P H Kelsey (“Pip” to generations of LGS attendees!) was a distinguished former pupil, and a Master at the School from 1934 until his retirement in 1972. From 1965 to 1972 he was Senior Master.

Mr Kelsey’s book “Four Hundred Years” was written for the 400th Anniversary celebrations in 1952. A free copy was given to every boy through the good auspices of an “anonymous benefactor”.




P. H. KELSEY, M.A., O.L.



THIS SHORT STORY of Leeds Grammar School has been written to commemorate the 400th anniversary of the foundation. It is not intended in any way to be a piece of original historical research and has drawn freely on existing authorities. In such a short account much has necessarily been omitted or skimmed over, but it is hoped that the story and illustrations will be of real interest to Old Leodiensians, to all now at the School, and to many others.

The chief sources which have been used are:—

A. C. PRICE“A History of the Leeds Grammar School (1919)” . (This is the official, authoritative account ; now out of print, but available in many Libraries.)
Rev. JOHN SHEEPSHANKS“Brief History of Leeds Grammar School (1822)”. (The earliest attempt to gather together a history of the School.)
Rev. J. H. D. MATTHEWS and VINCENT THOMPSON Junr.“Register of Leeds Grammar School (1897)”.
EDMUND WILSON“Leeds Grammar School Admission Books — 19th Century (1906)”. (Both these volumes contain outline histories of the School.)
The Leodiensian”.

To many who have helped me in the production of this brochure I am very grateful:—

Mr. J. F. PETTY, without whose guiding hand the brochure could not have appeared, has been entirely responsible for the lay-out and printing.
Mr. J. CHALMERS PARK for permission to reproduce his father's etching of the School.
Mr. A. F. CHIPPINDALE for drawing the map of Leeds and the interior of the old schoolroom of the John Harrison building.
The EDITOR of the Yorkshire Post for permission to reproduce the photograph of Dr. Terry Thomas.
Miss H. M. CHRISTIE for the photograph of Canon J. R. Wynne-Edwards.
Miss J. CURRY for help with old photographs.
Mrs. H. KELSEY for the photograph of the original buildings on the present site of the School and for many valuable suggestions.
Messrs. H. K. BLACK and W. BATTY for reading and criticizing the text.
Mr. E. J. MORRISH, who suggested that this brochure should be written and has at all times given me his time, encouragement and advice.

To all these I offer my sincere thanks.



FOUR HUNDRED YEARS AGO, Leeds was a small country town, inhabited by perhaps 6,000 people. The town itself was bounded by what we now know as Leeds Bridge on the south, the Headrow on the north, City Square on the west and the Parish Church district on the east; in effect it consisted of the main street, Briggate, and various lanes and roads which branched off from it. Armley, Woodhouse, Headingley, were outlying hamlets, but all were served by the Leeds Parish Church, standing a little away from the main part of the town and with pleasant fields sloping away from it to the river. Here in the Clarell Chantry (endowed by the will of Thomas Clarell, Vicar of Leeds from 1430 to 1469) served William Sheafield, Clerk, “to pray for the soule of King Edwarde the iiijth and Queene Elizabeth, the founder's soule and all Christian soules, and to do dyvyne service”. Sheafield had been appointed Chantry Priest by Sir John Nevile of Liversedge, the Trustee of the Chantry, possibly in the year 1500, and while it is probable that some teaching was done by the Chantry Priest, the foundation of the School is considered to date from the signing of Sheafield's will on 6th July, 1552.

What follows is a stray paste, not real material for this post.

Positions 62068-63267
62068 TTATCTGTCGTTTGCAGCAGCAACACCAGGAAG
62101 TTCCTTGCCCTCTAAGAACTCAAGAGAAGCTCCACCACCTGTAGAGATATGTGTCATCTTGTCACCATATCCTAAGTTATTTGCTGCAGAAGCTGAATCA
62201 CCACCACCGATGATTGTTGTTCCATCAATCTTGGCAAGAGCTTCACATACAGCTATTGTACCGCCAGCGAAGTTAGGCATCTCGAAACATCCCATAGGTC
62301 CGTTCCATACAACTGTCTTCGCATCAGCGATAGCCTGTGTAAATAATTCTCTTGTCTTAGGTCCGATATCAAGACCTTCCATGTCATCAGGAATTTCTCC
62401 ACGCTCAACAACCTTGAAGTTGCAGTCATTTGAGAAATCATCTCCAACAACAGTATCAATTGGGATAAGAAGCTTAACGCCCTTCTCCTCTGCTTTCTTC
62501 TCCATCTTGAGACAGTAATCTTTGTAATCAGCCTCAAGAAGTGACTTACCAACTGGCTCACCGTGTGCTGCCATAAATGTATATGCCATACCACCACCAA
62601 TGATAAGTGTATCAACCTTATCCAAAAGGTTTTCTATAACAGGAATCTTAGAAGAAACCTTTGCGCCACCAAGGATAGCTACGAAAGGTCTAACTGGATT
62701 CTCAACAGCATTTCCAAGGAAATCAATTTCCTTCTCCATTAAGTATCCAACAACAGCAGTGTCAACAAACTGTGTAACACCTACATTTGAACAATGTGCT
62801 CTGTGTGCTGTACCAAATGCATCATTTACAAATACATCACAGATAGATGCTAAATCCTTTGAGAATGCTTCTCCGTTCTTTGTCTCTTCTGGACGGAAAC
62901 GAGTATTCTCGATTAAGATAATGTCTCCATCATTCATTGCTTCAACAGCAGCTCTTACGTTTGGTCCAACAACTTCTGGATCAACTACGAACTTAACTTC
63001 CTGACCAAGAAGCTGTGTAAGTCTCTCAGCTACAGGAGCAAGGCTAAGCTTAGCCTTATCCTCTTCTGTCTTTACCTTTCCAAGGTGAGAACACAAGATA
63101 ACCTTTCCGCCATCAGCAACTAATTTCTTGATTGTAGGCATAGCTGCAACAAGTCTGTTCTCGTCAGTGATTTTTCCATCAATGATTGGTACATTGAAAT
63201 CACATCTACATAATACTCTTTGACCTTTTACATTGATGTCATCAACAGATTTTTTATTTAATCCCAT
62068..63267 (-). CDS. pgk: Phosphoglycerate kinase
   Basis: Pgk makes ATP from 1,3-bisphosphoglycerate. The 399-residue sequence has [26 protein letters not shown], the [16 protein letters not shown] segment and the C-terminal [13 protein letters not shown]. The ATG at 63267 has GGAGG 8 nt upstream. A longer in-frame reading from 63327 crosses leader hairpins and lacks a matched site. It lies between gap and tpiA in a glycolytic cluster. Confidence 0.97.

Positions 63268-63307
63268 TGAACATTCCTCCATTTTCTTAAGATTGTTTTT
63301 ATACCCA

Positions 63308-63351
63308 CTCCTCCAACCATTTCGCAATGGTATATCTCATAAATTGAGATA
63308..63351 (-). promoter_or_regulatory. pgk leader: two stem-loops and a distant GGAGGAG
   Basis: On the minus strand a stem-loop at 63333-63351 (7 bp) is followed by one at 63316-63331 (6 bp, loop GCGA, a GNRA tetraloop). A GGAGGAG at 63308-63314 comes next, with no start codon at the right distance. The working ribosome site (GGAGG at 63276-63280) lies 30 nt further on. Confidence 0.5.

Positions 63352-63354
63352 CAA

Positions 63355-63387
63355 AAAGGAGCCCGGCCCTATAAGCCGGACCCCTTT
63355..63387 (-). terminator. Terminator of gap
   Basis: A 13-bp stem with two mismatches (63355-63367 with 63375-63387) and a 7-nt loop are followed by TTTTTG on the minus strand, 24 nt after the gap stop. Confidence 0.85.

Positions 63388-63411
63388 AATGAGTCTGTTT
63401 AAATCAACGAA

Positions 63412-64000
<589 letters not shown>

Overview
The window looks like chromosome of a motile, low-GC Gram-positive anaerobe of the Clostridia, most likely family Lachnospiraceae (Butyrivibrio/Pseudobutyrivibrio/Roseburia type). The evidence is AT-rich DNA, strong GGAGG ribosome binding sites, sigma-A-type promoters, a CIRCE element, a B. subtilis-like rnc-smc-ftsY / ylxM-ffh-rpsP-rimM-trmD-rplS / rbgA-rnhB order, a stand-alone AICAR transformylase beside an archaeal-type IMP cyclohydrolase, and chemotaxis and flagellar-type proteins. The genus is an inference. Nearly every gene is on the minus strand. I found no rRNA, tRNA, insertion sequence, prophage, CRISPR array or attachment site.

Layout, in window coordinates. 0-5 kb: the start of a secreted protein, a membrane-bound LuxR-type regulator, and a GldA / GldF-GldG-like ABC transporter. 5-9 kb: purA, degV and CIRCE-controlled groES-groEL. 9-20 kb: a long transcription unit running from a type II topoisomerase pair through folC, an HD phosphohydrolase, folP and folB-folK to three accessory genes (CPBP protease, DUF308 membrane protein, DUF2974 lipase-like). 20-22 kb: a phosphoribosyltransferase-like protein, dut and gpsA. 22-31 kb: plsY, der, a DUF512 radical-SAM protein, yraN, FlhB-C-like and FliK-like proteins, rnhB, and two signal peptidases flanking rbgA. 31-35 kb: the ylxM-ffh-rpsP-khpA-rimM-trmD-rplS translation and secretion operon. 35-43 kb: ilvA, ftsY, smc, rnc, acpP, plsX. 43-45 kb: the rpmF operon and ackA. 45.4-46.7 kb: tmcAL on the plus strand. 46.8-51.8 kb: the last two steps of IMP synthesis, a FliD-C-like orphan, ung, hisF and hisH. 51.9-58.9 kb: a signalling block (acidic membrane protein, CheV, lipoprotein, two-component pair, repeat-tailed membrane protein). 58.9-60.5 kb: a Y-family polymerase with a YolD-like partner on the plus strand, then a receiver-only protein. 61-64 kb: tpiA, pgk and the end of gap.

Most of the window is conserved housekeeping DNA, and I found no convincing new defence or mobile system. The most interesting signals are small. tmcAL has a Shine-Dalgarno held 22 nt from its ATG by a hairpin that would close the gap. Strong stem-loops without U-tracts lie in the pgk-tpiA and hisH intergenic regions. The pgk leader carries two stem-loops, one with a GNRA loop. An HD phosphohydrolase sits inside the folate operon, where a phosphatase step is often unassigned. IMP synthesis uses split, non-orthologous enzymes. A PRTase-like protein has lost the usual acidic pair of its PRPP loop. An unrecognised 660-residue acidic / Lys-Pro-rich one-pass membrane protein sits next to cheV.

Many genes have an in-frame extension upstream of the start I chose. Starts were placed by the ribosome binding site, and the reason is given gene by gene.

In his will, Sheafield left the income from certain properties, amounting to £4 13s. 4d. a year to certain “Feoffees” or Trustees, headed by Sir John Nevile, “to the use and for findinge sustentation and liveinge of one honest substantial learned man to be a Schoole Maister”. But to this he attached the conditions that “the Parishioners of the towne and paryshe of Leedes” should provide the School House and that the income for the Schoolmaster should be made up to £10 a year. If these things were not done within four years of his death, the income should be put “to the use and for the Relief of the Poore People inhabitants within the said Towne and Parishe of Leedes for ever”.

The men entrusted to carry out the provisions of Sheafield's will were substantial men of the town—property owners, clothiers, farmers. These worthy men had sufficient breadth of vision to ensure that Sheafield's wishes were respected and speedily set about the foundation of a School to teach “the learned languages” (for Latin and Greek were then the hall-mark of the scholar). With the help of other bequests, notably the gift of some property at Wike by William Ermystead, the School was established, at first possibly in premises purchased “in the Calls, Call Lane and Call Brows”, though by this may be meant one of two disused chapels, which are associated with the early history of the School. One of these was known as the New Chapel “lying at the Head Row, Leedes between the lane leading betwixt Leedes and Shipscar Bridge on the west and a lane leading towards North-hall Bridge on the south” and the other was called the Bridge Chapel “situated at the north-end of the great stone Bridge”.

In 1620 the New Chapel was certainly in use as the School House, but both chapels (with other property) were purchased from the crown in 1579 and taken “to the use of the School and the King's Highways in Leedes” and either may have been used as the School house.

Such was the modest foundation of the Leeds Grammar School. From its earliest days it was closely linked with the Parish Church and the Town, to serve Church and State as it has always done. It remains the oldest institution in the city with a continuous history except for the church in which its pious founder served and from which the School sprang.